Every city, town or village has at least one resident nutter – usually a slightly dishevelled, dirty raincoat-clad man clutching a red-and-white striped carrier bag, muttering to himself at the back of the bus or sitting on a wall watching the world go by.
Wherever he is – and judging by ‘Bright Flight’’s lilting pedal steel guitars, honky-tonk piano and county harmonies, it’s probably Nashville – David Berman (to all intents and purposes, the Silver Jews) is that nutter.
Listening to ‘Bright Flight’ feels like sneaking into Berman’s dank motel room and rifling through his eccentric, feverishly scribbled notebooks. Instrumentally, most of the tracks are standard mid-paced country fodder, but it’s the lyrics that jump out and slap you round the face with a wet fish. In the middle of a tuneful but otherwise average number Berman will drawl lines like “my horse’s legs look like four brown shotguns,” and “I could tell you things about this wallpaper that you would never ever want to hear.”
You almost feel like edging towards the door and making your excuses before Berman becomes violent or starts asking for 20p for a warm drink, but you keep listening to see what he comes out with next. Half the time you don’t understand what he is going on about (“time will break the world”?) but he says it with such urgency that you know he means it.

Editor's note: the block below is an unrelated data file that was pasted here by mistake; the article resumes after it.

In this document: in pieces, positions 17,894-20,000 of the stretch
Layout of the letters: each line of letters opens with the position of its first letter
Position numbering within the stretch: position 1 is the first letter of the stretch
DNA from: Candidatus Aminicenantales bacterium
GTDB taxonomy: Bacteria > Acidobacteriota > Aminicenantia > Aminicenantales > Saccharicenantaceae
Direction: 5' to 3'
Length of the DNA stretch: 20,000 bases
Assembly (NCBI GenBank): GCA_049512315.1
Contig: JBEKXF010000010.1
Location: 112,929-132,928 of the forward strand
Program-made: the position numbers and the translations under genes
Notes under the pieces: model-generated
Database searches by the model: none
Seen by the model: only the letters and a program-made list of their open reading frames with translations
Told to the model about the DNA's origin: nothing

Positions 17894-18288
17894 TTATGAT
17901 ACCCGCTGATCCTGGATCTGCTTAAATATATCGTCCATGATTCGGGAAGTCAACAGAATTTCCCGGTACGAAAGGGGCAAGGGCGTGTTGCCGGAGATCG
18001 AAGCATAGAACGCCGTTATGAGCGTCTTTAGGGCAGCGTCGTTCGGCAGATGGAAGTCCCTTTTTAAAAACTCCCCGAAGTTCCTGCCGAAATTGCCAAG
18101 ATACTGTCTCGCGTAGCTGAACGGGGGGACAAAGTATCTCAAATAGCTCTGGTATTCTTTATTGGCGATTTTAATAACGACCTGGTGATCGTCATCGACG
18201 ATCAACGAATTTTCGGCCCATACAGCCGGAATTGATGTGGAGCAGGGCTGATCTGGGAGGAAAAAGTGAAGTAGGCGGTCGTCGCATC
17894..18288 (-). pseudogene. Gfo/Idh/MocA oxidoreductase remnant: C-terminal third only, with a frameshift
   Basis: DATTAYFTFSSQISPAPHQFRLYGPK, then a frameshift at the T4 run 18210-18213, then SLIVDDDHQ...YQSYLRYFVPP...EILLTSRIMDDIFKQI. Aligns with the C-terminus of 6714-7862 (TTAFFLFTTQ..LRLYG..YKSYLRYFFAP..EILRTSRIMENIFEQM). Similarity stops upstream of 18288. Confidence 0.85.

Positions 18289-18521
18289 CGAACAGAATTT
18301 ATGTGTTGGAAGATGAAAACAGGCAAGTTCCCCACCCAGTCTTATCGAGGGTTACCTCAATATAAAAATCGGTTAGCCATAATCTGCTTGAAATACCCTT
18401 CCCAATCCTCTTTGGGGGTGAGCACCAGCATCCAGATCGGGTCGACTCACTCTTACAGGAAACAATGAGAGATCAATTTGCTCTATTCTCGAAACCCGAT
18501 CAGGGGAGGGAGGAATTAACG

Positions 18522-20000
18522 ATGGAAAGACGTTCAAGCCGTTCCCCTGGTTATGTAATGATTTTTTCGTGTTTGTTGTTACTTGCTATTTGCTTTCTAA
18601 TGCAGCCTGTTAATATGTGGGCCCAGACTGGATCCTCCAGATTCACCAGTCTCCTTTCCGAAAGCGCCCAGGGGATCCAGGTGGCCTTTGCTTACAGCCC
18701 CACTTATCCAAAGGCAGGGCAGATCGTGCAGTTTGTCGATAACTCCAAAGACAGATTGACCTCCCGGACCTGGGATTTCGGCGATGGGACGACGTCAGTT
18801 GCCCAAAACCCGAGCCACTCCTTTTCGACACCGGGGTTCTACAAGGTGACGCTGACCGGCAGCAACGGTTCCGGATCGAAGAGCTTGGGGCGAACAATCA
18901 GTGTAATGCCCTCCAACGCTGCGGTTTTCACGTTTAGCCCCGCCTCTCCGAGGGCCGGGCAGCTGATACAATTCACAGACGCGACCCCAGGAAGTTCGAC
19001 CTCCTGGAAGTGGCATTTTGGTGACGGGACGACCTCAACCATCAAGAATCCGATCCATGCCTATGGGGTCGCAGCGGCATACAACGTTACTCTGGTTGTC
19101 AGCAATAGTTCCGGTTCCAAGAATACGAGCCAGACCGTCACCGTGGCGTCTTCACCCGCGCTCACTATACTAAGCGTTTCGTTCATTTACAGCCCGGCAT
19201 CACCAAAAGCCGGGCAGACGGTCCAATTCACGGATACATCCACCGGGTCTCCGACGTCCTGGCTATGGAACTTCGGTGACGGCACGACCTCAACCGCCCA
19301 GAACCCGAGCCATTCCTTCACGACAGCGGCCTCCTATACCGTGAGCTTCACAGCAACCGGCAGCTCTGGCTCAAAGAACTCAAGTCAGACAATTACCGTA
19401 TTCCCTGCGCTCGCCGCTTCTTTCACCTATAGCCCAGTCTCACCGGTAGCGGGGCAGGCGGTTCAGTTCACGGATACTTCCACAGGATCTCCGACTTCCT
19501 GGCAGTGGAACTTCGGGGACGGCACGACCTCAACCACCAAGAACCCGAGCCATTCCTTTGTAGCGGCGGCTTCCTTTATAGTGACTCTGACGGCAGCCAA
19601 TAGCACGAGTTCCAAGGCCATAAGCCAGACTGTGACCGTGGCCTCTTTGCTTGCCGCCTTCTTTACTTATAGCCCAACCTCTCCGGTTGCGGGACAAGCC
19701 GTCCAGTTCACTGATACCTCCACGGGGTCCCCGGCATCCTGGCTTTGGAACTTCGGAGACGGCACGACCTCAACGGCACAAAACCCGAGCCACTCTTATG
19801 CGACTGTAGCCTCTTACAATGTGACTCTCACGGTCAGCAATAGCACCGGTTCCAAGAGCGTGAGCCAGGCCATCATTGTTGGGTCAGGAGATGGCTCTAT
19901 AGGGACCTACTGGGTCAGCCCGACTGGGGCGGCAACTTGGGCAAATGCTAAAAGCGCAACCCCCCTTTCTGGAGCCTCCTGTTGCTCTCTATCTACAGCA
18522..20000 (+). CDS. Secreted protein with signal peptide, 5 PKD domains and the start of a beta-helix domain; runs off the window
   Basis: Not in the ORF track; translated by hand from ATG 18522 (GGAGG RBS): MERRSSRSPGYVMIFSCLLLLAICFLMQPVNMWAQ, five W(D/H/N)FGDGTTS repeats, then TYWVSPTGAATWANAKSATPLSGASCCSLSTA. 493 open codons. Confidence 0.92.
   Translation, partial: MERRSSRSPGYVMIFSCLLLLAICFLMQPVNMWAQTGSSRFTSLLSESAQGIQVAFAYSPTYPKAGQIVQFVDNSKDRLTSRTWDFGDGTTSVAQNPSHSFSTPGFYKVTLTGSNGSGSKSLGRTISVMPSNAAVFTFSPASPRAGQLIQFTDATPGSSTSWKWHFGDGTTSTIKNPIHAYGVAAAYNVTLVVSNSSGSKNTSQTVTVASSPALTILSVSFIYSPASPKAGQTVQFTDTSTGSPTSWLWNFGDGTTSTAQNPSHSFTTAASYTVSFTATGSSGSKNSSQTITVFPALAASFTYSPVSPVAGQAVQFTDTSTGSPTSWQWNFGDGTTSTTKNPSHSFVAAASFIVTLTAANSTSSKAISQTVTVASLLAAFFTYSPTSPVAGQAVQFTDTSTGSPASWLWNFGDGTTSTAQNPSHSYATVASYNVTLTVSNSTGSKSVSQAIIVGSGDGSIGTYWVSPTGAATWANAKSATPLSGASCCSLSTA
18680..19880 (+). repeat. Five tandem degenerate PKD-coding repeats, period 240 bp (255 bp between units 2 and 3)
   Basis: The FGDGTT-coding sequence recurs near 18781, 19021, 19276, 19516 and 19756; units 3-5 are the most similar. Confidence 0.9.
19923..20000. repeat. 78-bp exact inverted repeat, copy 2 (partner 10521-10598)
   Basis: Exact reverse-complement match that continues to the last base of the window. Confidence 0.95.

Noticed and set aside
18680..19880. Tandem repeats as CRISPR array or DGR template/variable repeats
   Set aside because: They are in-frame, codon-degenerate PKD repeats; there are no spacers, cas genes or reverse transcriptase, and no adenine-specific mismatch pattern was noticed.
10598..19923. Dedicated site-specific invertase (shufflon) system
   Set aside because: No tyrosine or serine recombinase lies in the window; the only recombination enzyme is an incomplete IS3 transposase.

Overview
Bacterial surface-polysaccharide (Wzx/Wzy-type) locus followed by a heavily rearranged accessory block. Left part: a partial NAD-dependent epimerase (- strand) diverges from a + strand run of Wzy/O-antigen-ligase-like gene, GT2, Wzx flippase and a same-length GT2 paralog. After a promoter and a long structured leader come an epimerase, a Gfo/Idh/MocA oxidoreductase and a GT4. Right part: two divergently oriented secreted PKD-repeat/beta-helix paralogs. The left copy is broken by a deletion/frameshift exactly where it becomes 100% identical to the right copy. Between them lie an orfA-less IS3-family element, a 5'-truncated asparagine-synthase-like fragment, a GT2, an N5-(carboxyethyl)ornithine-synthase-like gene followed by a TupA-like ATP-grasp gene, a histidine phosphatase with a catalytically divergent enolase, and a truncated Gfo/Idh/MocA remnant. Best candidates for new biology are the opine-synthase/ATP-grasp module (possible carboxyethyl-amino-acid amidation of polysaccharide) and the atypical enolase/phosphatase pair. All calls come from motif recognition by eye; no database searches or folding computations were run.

Weirdness aside, a handful of the songs on ‘Bright Flight’ run along lines familiar to anyone who has been unfortunate enough to have been exposed to country music for a prolonged period of time. There’s the I-love-my-woman-but-I-want-to-go-out-and-get-pissed song (‘Friday Night Fever’) and the old favourite marry-me-and-come-and-live-with-me standard (‘Tennesee’), though somehow Berman manages to pepper the latter with lines like “Punk rock died when the first kid said / ‘Punk’s not dead, punk’s not dead’”.
All that said, it’s a poor reflection on ‘Bright Flight’ that its best track is an instrumental which is as un-country-like as it is possible to be. The dizzying ‘Transylvania Blues’ sears and stomps to lolloping drums while a War-era U2 effects-laden guitar dances over a pulsating Peter Hook-style bassline.
‘Bright Flight’ will appeal to fans of Pavement (two of whose members – Stephen Malkmus and Bob Nastanovich – founded the band with Berman in 1989) and to admirers of Beck’s folky ‘One Foot in the Grave’, which could be its sister album.
6Jon Smith's Score